Dr. Tiffany Powell-Wiley (center) consents a patient at the First Baptist Church Heart Health Day.
The success of our community outreach project brought me to a personal revelation of my desire for a more community-based research experience. With an outpouring of support from OITE in my decision, I transitioned to the NIH Clinical Center and joined the National Heart, Lung, and Blood Institute’s (NHLBI) Cardiovascular and Pulmonary Branch under Tiffany Powell-Wiley, M.D., M.P.H. Dr. Powell-Wiley, a dynamic public health cardiologist, is interested in understanding the social determinants of obesity and obesity-related cardiovascular risk factors that contribute to racial/ethnic disparities in cardiovascular disease. She holds a deeply rooted interest in the communities in which she serves through her research. Dr. Powell-Wiley’s commitment to the intersection of science and society has afforded her unique opportunities to engage community leaders, clinicians, scientists and academicians—whom she recognizes as vital conduits—in improving cardiovascular health in our local communities, specifically in Washington, D.C.
When I joined Dr. Powell-Wiley’s group, she and her team were gearing up for the first phase of developing a community-based behavioral weight loss intervention program in Wards 5, 7, and 8. Obesity rates among African-Americans are highest in these wards, according to D.C. Department of Health data. Honing her experiences from previous community-based studies in Dallas County, Texas, Dr. Powell-Wiley partnered with churches in these wards to conduct an assessment to determine the most prevalent risk factors for heart disease, as well as to evaluate the usability and feasibility of mobile health technologies that monitor physical activity and nutrition to improve behaviors within the target population.
Postbac IRTA Johnetta Saygbe provides a patient with an overview of the cardiovascular health and needs assessment survey to be completed during her wait for the anthropometrics, blood pressure, and blood testing station.
I was able to participate in various phases of our study, from working alongside the project’s community outreach coordinator, Mrs. Valerie Morales-Mitchell, to assisting with patient recruitment and preregistration, including recruitment at the 2015 NBC4 Health and Fitness Expo, collaborating with postbac Leah Yingling to design floor plans for on-site assessments held at the churches, and managing patient flow on Heart Health Day. The fast-paced learning environment contributed to my growth as a researcher and challenged me to become a more critical thinker and stronger scientific writer. I was able to serve as first author of a manuscript reporting on the use of cognitive interviewing (CI) in group-based settings as a method for gathering qualitative data to tailor a survey instrument for an at-risk community. Through the guidance of mentors from diverse backgrounds, I learned to balance the complexities of professional and personal development.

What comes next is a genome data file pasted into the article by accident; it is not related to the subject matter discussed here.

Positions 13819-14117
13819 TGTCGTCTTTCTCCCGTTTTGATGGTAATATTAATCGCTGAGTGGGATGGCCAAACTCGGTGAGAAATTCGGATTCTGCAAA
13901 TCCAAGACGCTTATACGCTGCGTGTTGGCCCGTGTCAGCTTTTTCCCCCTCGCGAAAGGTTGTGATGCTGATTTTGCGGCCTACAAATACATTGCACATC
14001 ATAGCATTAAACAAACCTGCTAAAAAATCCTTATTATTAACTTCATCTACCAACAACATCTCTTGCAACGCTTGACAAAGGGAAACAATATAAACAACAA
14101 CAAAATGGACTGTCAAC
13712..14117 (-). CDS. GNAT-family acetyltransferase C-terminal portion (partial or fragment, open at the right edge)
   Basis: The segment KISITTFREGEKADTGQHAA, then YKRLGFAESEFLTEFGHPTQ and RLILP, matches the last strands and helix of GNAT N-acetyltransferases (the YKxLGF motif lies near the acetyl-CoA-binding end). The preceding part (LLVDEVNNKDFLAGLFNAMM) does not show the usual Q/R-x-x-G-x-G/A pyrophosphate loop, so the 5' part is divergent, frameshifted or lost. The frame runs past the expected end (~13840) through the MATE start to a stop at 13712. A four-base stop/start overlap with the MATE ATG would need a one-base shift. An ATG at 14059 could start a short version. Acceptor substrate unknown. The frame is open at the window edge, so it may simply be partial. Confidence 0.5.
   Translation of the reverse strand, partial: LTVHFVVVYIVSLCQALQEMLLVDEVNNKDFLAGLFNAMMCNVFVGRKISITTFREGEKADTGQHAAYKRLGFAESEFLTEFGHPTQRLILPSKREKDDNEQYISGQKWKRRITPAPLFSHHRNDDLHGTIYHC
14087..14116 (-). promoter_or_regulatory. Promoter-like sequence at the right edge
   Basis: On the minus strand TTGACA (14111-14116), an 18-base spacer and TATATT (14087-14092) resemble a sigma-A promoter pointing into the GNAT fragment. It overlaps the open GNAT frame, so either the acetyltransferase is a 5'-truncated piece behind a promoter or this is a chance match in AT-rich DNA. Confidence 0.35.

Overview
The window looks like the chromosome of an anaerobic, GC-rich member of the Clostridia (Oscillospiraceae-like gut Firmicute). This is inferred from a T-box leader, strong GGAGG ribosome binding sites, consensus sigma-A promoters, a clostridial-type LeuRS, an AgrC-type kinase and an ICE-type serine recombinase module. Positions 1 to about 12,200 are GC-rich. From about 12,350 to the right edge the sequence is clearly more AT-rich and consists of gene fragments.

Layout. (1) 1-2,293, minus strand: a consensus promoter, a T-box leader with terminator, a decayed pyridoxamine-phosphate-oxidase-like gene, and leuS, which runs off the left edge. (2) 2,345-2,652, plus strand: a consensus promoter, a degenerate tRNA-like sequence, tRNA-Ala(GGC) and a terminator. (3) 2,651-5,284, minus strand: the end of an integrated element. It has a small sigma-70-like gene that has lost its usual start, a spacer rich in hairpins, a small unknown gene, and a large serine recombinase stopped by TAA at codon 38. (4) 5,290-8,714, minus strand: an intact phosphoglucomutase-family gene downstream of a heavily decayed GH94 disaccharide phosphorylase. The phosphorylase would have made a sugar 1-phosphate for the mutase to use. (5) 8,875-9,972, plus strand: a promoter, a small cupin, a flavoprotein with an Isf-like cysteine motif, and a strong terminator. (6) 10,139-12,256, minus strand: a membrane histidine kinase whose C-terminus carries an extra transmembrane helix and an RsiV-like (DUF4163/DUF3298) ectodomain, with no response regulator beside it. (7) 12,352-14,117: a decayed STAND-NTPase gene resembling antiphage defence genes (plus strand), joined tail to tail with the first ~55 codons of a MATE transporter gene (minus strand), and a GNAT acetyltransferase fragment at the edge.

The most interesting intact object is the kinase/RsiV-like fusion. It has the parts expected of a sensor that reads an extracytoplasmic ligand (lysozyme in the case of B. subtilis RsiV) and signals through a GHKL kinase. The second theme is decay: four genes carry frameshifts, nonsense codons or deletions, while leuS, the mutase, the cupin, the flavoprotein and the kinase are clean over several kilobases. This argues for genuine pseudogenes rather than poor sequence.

My participation in the NIH Postbac Poster Day celebrated the development I had undergone thus far. As I stood among peers and presented to subject-matter experts and enthusiasts alike, I marveled at how every experience—both the challenges and successes—over the course of my almost two-year fellowship had prepared me for this moment. Each experience was necessary in helping to develop my character and mold my purpose.
In reflecting on my time at NIH, I am hopeful about my journey ahead. NIH does many things well, to say the least, but what I find most incredible is how this organization serves as a launching pad for discovery. Yes, these discoveries improve the health outcomes of our nation and the world, but equally as enlivening is the progress inspired within every individual committed to the mission. My training at NIH as an IRTA fellow could not have been a more fitting career decision, as I navigated the waters between completion of my undergraduate education and the experiences that lay ahead. I treasure all that I have learned as gems in building my career as a missionary doctor.